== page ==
Despite Washington's focus on major power competition between the United States and China, Red Sea states themselves do not wish to have to choose between the two countries. Regional officials and experts stress that Washington and Beijing bring different opportunities to the table and that they welcome engagement with both states. The United States is recognized particularly for its traditional contributions to security support, good governance, agriculture, health, and education. China is recognized for its focus on infrastructure development and as a source of financing. Red Sea arena states desire multifaceted engagement, including commercial partnerships, with both countries.
The opportunities for U.S.-China cooperation in the arena have narrowed considerably in recent years due to tensions in the broader bilateral relationship. The current U.S. Africa Strategy, released in December 2018, identifies China as a predatory commercial actor and strategic competitor in the region. The establishment of China’s base in Djibouti and its growing force projection capabilities have also raised concerns about the implications for U.S. interests. The potential for cooperation is further limited by fundamental differences between U.S. and Chinese values and norms.
The Red Sea arena is a critical theater that directly affects U.S. strategic interests, among them freedom of navigation, the stable flow of trade and energy resources, countering violent extremism, and promoting democracy, good governance, and stability. Approximately $700 billion worth of trade transits its strategic waterways and choke points annually, as do millions of barrels of oil daily. Regional instability, terrorism, and China’s growing military presence in the theater have direct implications for U.S. economic and security interests. Finally, the region also offers opportunities for the United States to cultivate and strengthen partnerships with states and citizens who aspire for more open and democratic systems.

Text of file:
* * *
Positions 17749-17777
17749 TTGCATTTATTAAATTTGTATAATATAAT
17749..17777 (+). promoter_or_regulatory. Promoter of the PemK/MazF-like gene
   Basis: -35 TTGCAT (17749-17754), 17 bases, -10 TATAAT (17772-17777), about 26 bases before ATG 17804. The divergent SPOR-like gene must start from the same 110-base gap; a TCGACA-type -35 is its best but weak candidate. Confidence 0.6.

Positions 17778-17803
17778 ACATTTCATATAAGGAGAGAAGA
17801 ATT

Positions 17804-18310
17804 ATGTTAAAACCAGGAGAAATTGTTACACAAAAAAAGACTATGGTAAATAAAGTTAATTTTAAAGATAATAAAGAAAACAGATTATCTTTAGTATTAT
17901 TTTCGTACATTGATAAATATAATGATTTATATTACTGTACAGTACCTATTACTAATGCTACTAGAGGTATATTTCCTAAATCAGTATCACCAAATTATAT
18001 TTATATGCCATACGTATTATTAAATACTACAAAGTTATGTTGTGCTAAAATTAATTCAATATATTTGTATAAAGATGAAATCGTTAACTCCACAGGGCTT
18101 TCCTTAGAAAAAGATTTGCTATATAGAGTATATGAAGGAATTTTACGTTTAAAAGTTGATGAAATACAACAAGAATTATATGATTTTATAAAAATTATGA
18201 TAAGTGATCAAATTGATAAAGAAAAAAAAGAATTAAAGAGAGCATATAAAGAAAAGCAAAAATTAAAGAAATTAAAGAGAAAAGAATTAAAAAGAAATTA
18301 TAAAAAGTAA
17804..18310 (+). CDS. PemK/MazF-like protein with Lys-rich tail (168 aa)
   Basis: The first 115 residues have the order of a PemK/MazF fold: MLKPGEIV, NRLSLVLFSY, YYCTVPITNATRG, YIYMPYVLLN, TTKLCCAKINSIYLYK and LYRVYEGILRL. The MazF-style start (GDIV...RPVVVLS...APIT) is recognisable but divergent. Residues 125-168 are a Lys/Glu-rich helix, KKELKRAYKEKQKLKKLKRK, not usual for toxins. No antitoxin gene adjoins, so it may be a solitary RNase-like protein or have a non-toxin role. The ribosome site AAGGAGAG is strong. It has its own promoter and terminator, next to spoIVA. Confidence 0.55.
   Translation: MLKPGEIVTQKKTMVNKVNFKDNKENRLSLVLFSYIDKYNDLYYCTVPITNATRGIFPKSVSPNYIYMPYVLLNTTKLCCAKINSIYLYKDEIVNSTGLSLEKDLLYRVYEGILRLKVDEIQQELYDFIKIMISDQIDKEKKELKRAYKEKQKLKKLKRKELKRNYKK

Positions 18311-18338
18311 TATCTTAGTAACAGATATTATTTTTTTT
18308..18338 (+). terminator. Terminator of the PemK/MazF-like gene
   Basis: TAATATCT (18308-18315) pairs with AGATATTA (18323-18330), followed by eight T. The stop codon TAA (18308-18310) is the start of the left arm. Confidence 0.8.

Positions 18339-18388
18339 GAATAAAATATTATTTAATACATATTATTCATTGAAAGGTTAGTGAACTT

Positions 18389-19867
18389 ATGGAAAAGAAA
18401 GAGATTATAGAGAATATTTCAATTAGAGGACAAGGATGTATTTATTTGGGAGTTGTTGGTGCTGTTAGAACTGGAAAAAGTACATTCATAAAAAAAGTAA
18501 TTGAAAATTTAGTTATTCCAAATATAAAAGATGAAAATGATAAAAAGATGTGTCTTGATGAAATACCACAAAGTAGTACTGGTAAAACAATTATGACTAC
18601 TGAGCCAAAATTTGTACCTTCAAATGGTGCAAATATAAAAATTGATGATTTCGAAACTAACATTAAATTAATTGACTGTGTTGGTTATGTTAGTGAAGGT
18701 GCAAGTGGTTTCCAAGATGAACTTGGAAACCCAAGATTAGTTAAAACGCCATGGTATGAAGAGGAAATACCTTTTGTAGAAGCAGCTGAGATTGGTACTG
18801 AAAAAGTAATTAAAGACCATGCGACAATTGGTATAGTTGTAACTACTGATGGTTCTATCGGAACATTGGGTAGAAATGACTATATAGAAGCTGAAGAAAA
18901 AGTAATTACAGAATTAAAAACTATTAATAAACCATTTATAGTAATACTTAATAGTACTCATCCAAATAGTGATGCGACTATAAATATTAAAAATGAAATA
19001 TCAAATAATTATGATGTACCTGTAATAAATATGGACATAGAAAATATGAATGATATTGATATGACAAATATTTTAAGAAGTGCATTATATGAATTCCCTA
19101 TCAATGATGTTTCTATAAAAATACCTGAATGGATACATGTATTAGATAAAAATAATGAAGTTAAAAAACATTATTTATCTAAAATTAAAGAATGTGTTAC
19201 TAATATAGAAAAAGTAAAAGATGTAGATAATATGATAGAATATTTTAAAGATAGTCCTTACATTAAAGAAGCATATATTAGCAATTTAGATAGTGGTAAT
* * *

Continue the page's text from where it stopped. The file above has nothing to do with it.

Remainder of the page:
The United States faces a complex balancing act calibrating its policy toward China in the Red Sea arena. China’s growing presence makes it a key actor and potential partner with which to help prevent, mitigate, and resolve violent conflicts and build peace in the neighborhood. Attempting to shape its policies in the region will require elevating the Red Sea arena in the U.S.-China bilateral relationship, although doing so may not always yield constructive outcomes. Further, calling on China to take on a more active role will increase Beijing’s ability to influence regional outcomes. Addressing fragility and instability will require China’s cooperation and contributions, however, and China’s economic, diplomatic, and military influence and capabilities should be leveraged to advance peace and stability. The risks associated with such an approach should be managed carefully and in partnership with like-minded friends and allies present in the region.